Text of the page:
It’s a beautifully written document (you can read a transcription of it here) and is widely viewed as a sort of mission statement for American democracy. Its author, Thomas Jefferson, wrote some famous and enduring phrases in it such as:

We hold these truths to be self-evident, that all men are created equal, that they are endowed by their Creator with certain unalienable Rights, that among these are Life, Liberty and the pursuit of Happiness.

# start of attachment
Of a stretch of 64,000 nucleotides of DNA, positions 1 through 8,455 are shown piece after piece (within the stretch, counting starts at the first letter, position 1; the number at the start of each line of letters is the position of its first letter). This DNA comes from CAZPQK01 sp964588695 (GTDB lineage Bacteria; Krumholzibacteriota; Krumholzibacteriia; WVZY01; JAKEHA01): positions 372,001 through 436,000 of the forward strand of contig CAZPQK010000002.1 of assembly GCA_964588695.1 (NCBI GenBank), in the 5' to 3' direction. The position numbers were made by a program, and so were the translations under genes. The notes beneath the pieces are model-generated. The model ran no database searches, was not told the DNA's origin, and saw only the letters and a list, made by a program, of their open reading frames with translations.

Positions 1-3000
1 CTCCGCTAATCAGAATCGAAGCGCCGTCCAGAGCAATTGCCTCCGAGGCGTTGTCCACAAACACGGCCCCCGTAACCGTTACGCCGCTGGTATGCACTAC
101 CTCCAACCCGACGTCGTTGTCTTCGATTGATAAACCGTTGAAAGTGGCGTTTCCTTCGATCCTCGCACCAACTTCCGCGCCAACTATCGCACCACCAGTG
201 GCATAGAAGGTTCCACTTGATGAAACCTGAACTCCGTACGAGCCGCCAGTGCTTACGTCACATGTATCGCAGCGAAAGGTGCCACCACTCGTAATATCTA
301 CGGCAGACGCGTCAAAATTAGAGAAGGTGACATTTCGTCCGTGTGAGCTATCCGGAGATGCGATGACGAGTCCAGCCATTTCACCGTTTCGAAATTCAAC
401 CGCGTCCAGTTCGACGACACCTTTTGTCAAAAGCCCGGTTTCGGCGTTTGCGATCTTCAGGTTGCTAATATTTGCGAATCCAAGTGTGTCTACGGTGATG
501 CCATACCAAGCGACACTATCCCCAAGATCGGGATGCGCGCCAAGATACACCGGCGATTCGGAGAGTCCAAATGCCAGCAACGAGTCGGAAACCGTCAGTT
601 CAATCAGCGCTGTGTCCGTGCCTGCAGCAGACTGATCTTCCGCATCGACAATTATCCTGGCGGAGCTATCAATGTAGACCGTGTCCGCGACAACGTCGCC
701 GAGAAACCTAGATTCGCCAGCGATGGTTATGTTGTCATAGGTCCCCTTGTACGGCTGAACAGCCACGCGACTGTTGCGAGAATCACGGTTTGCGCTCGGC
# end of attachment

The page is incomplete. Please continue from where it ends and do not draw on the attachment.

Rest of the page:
It’s a powerful declaration of not just American rights but also human rights. Yet, whose rights were we talking about here? The 18th century was a time when women had few rights. They were basically, legally, their husband’s property (they obviously couldn’t do things like vote but they also had no control over their finances, their bodies, their children etc.). It was also a time when Africans – women, men and children – were forcibly being kidnapped and sold into bondage to labor on the American continent. I’m talking of course about American slavery, the institution with effects and impact that we can see throughout American history (from the American Civil War, through to segregation and Jim Crow) and are still seeing today (through mass incarceration and urgent calls for criminal justice system reform).